ENBIS-18 in Nancy

2 – 25 September 2018; Ecoles des Mines, Nancy (France) Abstract submission: 20 December 2017 – 4 June 2018

George Box Award: Ron Kenett. Award Talk on "The Real Work of Data Science: How to Turn Data into Information, Better Decisions, and Stronger Organizations"

3 September 2018, 16:40 – 17:40


Submitted by
Ron S. Kenett (KPA Ltd., Raanana, Samuel Neaman Institute, Technion, Haifa and Institute for Drug Development, The Hebrew University, Jerusalem)
In 1962, John Tukey called for a reformation of academic statistics. In a famous paper titled “The Future of Data Analysis,” he pointed to the existence of an as-yet unrecognized science, whose subject was learning from data. He called it “data analysis.” In 1997, C. F. Jeff Wu, upon his inauguration lecture as Carver Professor of Statistics at University of Michigan, presented a talk titled “Statistics = Data Science?” in which he advocated that statistics be renamed data science and statisticians data scientists. My career in Statistics involved working on data science, quality management, biostatistics, experimental design, causality models, customer surveys, compositional data, and other application domains. The implication is that, while there is considerable overlap between statistics and data science, the two are not the same. The talk will provide a statistician’s perspective on data science. The main message is that statistics needs to contribute its unique selling points (what marketing people call USPs) to the data science movement. That is, as statisticians, we need to propose methods and ideas that complement and extend the current development of data science. Over the years, I worked with colleagues on several frameworks that do so. The first framework was a simple approach to assessing impact that we labeled practical statistical efficiency (Kenett et al, 2003). The second one emphasizes a life-cycle view of statistics, starting from problem elicitation on through impact assessment (Kenett, 2015). The third framework is based on eight dimensions for assessing information quality, labeled InfoQ (Kenett and Shmueli, 2016). These dimensions can serve as a research roadmap for modern statistics. Examples of research in two of the InfoQ dimensions, Data Structure and Data Integration, will be mentioned. Moreover, building on John Tukey’s 1962 paper and Jeff Wu’s 1997 address, the role of data science (and data scientists) in organizations will be discussed on the basis of a forthcoming book on this topic (Kenett and Redman, 2019). Specifically, the talk will refer to the evolution of the leader in statistical methodology or Director of Statistical Methods advocated by Deming as necessary in organizations who aim to become more competitive (Deming, 1986). So, responding to Tukey, “the future is here, and it is called data science”, and Statistics has a major role in it.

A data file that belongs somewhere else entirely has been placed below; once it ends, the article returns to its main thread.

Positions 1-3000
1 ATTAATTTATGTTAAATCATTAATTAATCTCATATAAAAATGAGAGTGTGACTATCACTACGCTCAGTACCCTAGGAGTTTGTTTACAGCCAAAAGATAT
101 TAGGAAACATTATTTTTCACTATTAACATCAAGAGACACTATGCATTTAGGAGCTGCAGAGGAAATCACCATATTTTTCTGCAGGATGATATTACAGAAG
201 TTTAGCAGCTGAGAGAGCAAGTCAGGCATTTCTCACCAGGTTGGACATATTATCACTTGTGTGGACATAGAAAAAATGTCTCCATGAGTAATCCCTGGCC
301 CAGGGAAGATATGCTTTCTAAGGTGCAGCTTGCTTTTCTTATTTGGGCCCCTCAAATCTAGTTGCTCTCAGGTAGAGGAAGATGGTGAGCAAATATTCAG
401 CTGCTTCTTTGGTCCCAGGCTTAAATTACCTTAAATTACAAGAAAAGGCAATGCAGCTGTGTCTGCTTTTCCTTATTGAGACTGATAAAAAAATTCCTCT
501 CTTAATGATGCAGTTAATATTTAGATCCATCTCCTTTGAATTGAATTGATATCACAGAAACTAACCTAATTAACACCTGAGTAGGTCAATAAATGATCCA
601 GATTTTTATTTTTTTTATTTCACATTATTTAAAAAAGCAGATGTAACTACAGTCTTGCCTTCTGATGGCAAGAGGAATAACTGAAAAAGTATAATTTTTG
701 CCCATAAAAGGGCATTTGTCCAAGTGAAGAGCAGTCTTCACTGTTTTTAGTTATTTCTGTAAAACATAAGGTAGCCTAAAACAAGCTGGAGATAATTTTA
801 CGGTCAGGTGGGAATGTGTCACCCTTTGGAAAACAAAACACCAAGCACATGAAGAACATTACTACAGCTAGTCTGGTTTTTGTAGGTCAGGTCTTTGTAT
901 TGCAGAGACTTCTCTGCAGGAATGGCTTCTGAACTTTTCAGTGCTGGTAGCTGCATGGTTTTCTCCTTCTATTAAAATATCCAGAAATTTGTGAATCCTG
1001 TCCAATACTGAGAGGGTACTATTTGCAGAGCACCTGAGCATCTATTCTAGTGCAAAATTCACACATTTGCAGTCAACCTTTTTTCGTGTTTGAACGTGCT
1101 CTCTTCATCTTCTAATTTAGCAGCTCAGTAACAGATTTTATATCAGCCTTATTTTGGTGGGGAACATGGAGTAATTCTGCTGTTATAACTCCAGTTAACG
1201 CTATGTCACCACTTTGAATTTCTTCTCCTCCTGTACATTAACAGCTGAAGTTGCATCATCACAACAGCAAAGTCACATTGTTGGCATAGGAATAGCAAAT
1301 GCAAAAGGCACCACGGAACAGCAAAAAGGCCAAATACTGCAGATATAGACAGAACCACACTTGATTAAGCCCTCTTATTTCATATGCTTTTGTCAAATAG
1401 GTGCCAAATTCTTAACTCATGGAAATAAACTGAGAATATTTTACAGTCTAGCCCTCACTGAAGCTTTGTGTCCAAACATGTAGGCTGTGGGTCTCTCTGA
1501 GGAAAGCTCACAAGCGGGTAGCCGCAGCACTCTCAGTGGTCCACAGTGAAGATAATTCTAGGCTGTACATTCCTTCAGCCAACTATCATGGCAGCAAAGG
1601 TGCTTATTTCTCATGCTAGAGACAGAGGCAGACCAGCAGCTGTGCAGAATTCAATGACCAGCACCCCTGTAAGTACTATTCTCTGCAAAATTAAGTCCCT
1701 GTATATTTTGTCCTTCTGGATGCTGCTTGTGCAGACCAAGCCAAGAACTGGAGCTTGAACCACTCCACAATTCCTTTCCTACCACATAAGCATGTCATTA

1. Deming, W.E. (1986), Out of the Crisis. MIT Press, Cambridge, MA.
2. Kenett, R.S., Coleman, S.Y. and Stewardson, D. (2003), “Statistical Efficiency: The Practical Perspective,” Quality and Reliability Engineering International, 19, pp. 265-272.
3. Kenett, R.S. (2015), “Statistics: A Life Cycle View, Quality Engineering (with discussion),” 27(1), pp. 111-129.
4. Kenett, R.S and Shmueli, G. (2016), Information Quality: The Potential of Data and Analytics to Generate Knowledge, John Wiley and Sons.
5. Kenett, R.S. and Redman, T.C. (2019), The Real Work of Data Science: How to turn data into information, better decisions, and stronger organizations, John Wiley and Sons.
6. Tukey, J. (1962), “The Future of Data Analysis,” The Annals of Mathematical Statistics, 33, pp. 1–67.

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